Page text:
More photos from the long weekend at 'Latest UK Bird Photos'

Sunday, 14 August 2016

Immature 'Large' Gull - Rainham Marshes RSPB, London (13 August 2016)

This large gull was present on Aveley Pools at Rainham Marshes RSPB mid pm on Saturday 13 August 2016.

Help please, can it be identified to species? How old is it? Is it correct to say 2nd calendar year as opposed to advanced juvenile (1st calendar year)?
  • Does profile suggest 'Yellow-legged' as opposed to 'Caspian'?
  • Do the pale grey mantle feathers point away from 'Yellow-legged'?
  • Can 'Herring' be ruled out?

Sunday, 7 August 2016

Hen Harrier Day - The Cup Final came to Rainham

I go birding at Rainham most Saturday's meeting up with friends on site either after doing the long walk from Rainham station via the Stone Barges or the quicker route from Purfleet station to the RSPB centre. We would either head out onto the reserve or do a walk along the riverwall down into Aveley Bay and on to the 'Serin' mound, taking in the reseve after a much deserved mug of tea.

Saturday 06 August 2016 was slightly different. I set off an hour earlier than usual, taking in the two train journeys into and out of London respectively connected by a walk from Farrindon to Fenchurch Street not forgetting the obligatory McDonalds breakfast en route. It felt different today the analogy being that it felt like 'the morning of Cup Final day', or from a personal (birding) perspective it reminded me of the feeling of anticipation at 23:55 five minutes before the start of the World Series of Birding - offset by praying for the Sora and Virginia Rails to continue singing at kick off! The Cup Final was coming to Rainham!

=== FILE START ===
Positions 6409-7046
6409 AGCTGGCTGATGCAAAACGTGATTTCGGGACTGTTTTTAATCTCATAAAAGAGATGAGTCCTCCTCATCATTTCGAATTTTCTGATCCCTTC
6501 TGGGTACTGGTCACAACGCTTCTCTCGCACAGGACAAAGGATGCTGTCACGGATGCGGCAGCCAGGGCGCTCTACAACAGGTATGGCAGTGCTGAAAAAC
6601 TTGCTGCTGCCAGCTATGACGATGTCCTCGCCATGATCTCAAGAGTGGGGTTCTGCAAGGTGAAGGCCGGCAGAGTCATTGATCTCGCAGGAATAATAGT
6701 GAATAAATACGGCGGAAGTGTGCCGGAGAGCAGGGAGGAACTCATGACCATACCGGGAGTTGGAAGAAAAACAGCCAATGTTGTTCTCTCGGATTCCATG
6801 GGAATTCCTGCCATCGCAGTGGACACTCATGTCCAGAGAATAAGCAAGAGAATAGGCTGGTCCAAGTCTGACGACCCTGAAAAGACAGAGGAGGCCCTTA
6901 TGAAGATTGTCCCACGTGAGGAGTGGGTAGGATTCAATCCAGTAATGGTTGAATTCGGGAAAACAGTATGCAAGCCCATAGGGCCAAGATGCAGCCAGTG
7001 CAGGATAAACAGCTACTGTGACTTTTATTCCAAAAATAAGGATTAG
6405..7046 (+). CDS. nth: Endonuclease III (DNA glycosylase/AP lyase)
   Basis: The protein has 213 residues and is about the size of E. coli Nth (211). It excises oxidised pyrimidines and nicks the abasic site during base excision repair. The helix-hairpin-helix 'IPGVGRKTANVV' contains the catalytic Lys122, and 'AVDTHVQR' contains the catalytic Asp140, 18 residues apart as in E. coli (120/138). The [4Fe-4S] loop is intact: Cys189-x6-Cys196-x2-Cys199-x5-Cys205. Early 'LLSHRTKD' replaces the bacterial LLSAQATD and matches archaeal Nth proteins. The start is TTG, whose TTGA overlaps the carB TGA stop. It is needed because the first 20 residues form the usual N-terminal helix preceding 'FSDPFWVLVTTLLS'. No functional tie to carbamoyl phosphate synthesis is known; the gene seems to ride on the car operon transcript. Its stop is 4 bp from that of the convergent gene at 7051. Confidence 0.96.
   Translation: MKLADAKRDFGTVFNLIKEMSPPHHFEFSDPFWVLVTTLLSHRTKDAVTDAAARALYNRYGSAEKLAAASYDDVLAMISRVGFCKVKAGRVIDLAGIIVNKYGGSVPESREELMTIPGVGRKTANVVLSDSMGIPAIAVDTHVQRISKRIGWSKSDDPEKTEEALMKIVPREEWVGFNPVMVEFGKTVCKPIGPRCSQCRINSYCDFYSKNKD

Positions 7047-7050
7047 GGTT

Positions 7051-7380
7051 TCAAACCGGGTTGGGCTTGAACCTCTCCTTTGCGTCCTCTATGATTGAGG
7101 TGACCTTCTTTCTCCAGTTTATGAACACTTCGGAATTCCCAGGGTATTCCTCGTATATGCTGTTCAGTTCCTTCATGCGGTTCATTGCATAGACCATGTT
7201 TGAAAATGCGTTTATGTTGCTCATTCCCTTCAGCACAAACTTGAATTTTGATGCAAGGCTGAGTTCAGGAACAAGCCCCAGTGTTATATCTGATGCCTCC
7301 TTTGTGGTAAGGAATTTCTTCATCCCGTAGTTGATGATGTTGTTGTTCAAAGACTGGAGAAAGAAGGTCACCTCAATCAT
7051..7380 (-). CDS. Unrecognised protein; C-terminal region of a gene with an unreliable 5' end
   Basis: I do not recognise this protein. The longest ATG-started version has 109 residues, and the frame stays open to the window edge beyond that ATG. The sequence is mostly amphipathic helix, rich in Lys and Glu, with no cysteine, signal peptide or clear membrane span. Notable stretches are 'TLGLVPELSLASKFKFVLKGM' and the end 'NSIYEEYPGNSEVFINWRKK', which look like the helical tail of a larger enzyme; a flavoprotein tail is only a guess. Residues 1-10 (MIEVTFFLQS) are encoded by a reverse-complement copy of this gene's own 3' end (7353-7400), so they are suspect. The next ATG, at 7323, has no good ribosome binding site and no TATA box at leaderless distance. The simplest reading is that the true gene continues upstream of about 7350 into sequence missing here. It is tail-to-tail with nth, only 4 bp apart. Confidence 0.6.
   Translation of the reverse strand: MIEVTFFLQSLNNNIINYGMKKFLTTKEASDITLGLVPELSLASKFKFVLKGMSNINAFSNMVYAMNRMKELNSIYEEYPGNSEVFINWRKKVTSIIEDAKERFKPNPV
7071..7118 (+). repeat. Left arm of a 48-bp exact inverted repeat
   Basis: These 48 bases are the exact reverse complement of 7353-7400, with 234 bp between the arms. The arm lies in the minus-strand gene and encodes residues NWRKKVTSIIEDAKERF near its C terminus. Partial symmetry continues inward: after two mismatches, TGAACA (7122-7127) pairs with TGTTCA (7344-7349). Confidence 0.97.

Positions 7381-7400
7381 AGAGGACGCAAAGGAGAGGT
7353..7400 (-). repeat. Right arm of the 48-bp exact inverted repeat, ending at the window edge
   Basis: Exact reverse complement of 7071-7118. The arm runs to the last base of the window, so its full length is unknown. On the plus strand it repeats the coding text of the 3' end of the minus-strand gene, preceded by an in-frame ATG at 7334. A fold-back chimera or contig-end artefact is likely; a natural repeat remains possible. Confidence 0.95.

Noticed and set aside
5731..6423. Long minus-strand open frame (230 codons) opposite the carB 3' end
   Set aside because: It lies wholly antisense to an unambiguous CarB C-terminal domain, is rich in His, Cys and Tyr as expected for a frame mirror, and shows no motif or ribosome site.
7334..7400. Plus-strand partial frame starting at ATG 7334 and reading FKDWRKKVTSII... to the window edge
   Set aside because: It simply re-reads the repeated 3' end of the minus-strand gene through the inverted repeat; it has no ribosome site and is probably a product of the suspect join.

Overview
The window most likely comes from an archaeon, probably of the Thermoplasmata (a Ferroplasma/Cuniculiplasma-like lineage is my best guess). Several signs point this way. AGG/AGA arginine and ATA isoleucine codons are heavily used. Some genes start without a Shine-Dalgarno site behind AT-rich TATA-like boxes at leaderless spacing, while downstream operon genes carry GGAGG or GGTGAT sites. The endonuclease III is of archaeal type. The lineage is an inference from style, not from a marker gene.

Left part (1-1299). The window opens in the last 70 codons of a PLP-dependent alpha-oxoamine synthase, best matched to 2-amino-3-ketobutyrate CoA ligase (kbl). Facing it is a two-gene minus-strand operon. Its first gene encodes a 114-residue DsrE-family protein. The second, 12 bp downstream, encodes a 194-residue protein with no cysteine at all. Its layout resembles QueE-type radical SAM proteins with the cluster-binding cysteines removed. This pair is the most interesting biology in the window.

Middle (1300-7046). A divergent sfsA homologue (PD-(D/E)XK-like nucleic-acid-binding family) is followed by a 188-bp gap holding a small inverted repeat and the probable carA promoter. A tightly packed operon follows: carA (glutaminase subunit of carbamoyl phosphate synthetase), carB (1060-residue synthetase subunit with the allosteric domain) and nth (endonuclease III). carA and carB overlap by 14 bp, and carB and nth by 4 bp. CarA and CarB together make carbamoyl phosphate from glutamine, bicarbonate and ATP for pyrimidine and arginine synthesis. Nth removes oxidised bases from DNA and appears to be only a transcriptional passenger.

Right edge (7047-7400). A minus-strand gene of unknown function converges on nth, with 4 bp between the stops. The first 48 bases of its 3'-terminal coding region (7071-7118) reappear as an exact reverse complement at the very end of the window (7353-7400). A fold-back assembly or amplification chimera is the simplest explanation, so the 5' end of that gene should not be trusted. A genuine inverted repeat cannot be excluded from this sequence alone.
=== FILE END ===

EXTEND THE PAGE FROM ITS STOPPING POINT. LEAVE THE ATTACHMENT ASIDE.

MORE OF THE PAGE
Arrived on site about 08:15 and the centre was in full swing. Staff, volunteers and visitors were buzzing round the centre, and soon a near full complement of 'Motleys' were ready to bird Aveley Bay and Serin Mound. The sun was blazing down and the birding was slow. Whimbrel, Curlew and Oystercatchers of note from Aveley Bay as were a couple of blogging Yellow Wagtails, whereas a glance across the river soon revealed some Yellow-legged Gulls either in flight or shimmering in the heat haze on the mud on the south side of the Thames. They were also being carefully scrutinized by DM (Birdwatch) whom we congratulated on the acceptance of the Slaty-backed Gull, now it's time to find a 'Black-tailed' example on site. Serin Mound was quiet birding wise and produced a family party of Kestrels over Wennington Marsh, and we soon returned to the centre. I think I was annoying the gang giving time checks along the riverwall so as not to be rushing for the Hen Harrier Day rally. A look into the field near the MDZ and the event was beginning to take shape. After a nice mug of tea we made our way down to the event, it was literally standing room only.

So what is all this about, "Hen Harrier Day".

(Birders Against Wildlife Crime) BAWC launched Hen Harrier Day in 2014 to raise awareness of the serious persecution suffered by these spectacular birds of prey. Despite full legal protection since the early 1950s, hen harriers remain absent from vast swathes of the UK. They are now almost extinct as a breeding species in England, primarily because of illegal persecution on intensively managed areas of upland grouse moor.